– The Enchanters (Illusionist and Coercer) also specialize in crowd control. If you’re patient, you can CC the foe and nuke it down one spell at a time, immediately recasting the CC to keep it from breaking.

    – The Summoners (Conjuror and Necromaner) have a bad reputation for grouping because part of their damage potential is tied up in pets that may be killed in raids. Likewise, the Brawlers (Bruiser and Monk) have a questionable reputation because groups aren’t fond of a tank that has a 90% chance of taking zero damage and a 10% chance of being killed faster than he can be healed.

    – Finally, if you want to be running at or faster than mounted speed on foot, you want to be playing one of the following: Dirge, Troub, Ranger, Warden, Fury, Mystic

    1. Take the Fury out of that list — they only get the base 20% speed buff and can’t modify it with AA points, unlike all the other classes listed. I should know. 🙁

      1. Odd. My fury runs 35% at all times *without* SoW, and could use AA’s to make that a permanent 45% if I wanted.

        Add Pact of the Cheetah to cap out runspeed for the duration. Too bad about that 5 minute cooldown 🙁

      2. I was under the impression that Enhance: Peerless Predator makes that buff into a runspeed buff?

        Now that I re-check the Wiki, I do see that even the improved form is slower (35%). My criteria is 50% runspeed, since the most mount I’m willing to buy for an alt is the 40% one from town, which boosts to 50% with the Shadows AA – Furies CAN get there on paper, but you need to waste 16 AA’s in the Druid Wisdom line to do it. That said, Furies are still the fastest casters, and they also get to teleport. 🙂

      3. Aye, though wardens (bastards!) get the teleport AND an evad. Did I say bastards?! I say it because I just don’t like the play of wardens as much as furies.

        Which just goes to show — there’s not an *enormous* difference between that paired class, but it’s big enough to make me love one and find the other much less entertaining.

        It’s very difficult for someone to NOT find a class they like in EQ2, I reckon, unless they come in determined to hate it.

      4. IIRC, these all stack on PvE:

        Peerless Predator: 35%

        WIS line AA’s (crappy and not used, I know, but still possible): 10%

        Shadows AA’s: 5%

        Possible Racial Runspeed (do they still exist anymore? I haven’t played in a while): 5%

        So…. possible 55% runspeed without items. I’m not sure if you can add jboots to this or whatever, but… you can still get going at a pretty good clip without even casting SoW. I’m told that on PvP that SoW stacks with all this too making 75% permanent runspeed possible on those servers.

        And of course, Pact of the Cheetah Master adds 64% up to the 100% cap for its duration too.

      5. Peerless predator doesn’t give runspeed, so I’m assuming you mean Spirit of the Wolf.

        Oddly enough I’d forgotten all about the peerless predator enhance, probably because I didn’t have enough AA to go down that line without sacrificing other stuff.

        I stand corrected.

  5. Class names:

    Swashbuckler / Brigand (not Bandit)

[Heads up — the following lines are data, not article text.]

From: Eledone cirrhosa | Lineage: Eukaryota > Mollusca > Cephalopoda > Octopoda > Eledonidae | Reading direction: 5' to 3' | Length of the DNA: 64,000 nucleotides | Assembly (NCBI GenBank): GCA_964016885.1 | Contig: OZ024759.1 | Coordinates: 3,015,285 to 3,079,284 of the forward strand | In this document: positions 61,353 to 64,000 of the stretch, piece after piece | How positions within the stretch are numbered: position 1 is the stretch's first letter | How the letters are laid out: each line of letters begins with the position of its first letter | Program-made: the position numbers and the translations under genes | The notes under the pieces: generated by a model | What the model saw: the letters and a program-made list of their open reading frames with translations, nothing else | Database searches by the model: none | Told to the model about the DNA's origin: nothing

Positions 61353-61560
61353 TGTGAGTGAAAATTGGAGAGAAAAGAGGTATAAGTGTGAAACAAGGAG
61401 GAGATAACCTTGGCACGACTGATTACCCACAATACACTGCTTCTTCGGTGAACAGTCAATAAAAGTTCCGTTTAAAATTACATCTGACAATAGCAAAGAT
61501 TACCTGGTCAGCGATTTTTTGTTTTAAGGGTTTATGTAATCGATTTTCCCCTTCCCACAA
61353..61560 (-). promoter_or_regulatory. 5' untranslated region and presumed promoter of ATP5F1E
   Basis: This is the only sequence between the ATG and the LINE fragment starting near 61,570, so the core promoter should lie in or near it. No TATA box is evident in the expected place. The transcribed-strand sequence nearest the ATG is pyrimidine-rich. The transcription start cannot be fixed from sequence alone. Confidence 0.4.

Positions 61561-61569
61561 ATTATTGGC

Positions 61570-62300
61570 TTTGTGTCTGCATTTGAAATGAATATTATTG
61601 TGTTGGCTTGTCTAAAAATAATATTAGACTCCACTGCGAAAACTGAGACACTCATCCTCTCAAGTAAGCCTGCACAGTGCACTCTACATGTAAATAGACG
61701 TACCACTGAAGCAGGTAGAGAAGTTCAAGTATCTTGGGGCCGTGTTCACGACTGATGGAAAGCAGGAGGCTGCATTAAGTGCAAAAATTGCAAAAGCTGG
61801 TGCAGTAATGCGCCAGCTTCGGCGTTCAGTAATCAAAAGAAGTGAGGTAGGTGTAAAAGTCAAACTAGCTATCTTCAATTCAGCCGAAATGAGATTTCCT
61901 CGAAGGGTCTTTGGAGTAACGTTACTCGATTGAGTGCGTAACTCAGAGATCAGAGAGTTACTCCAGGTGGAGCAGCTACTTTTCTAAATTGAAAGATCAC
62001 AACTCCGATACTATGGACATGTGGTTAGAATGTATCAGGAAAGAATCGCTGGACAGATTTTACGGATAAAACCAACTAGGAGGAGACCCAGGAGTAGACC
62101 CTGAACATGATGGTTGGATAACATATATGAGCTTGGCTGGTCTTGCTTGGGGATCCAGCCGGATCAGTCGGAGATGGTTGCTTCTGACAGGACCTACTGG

Mob CON —

    ^ mobs are “solo” if unlinked. If linked, they are the same difficulty, but now labeled “heroic” due to the linkage — the *encounter* is “heroic,” not the mob.

    ^^ mobs are always labeled “heroic” whether linked or not.

    ^^^ mobs are also always labeled heroic. They are rarely ever linked together outside of raids.


    @Green Armadillo — Warlocks solo quite easily. Their AE focus isn’t that big a deal. You don’t use the blue AE’s when soloing and are still perfectly capable of ye olde root/nuke strategy. It’s not as efficient as a wiz due to the possible need to use “AE” spells on single targets, but in general you simply root, debuff, aura, start HO, small nuke, distortion, and the mob’s already dead and you only used single-target spells. Well.. you *might* have to throw a single additional spell, but the mob hp will be so low that the initial tic of a DoT is enough.

  6. Yes, I still believe EQ2 is the best-polished MMO out there. It’s the one I always return to when I’ve tired of Mage of Conan, Bored of the Rings, etc. Furthermore, due to the AA system, the XP Off switches, and the mentoring, it’s the one game where I don’t feel compelled to head for the endgame. For example, my Ranger has been level-locked at 50 for the last three years and I still enjoy playing him immensely.

    Unfortunately, I just really don’t like Norrath. The =game= is great, the =world= is too tongue-in-cheek for my tastes.

  7. Great post!

    The only thing I have a question about is combat arts and spell progression at level 50. Do you still have to buy CAs from 50 to 60 or did they remove that annoyance from the game?

    I haven’t played through those levels in a long time.

  8. Is there a good guide how to install eq2maps? It looks interesting but I’m not sure how to install it.

    1. I did a guide on this a little while back: http://stylishcorpse.wordpress.com/2009/07/28/my-eq2-mod/ — after the mods description is a section on installing custom UI mods in EQ2. It’s not nearly as complicated as it seems, but you do have to be methodical and put the right things in the right places.

      EQ2interface also has a mod installation guide ( http://www.eq2interface.com/forums/faq.php?faq=howto_install#faq_new_faq_item ) which is excellent but may bear reading a few times if you’re non-methodically minded, like I am.

      You could also just get the EQ2Map auto-updater, run that, and let it decide everything. It does help to be aware how mods work and where they’re installed though if you ever want to use any others — and chances are, once you’ve installed EQ2Map you may realise you want others. The auto-updater installer is here: http://www.eq2interface.com/downloads/info3509-EQ2MAP-AutoUpdatingVersionOfficial.html .

      1. No probs. If you have any other questions, feel free to ask em. I’m pretty sure my email address can be found on here somewhere too. 😉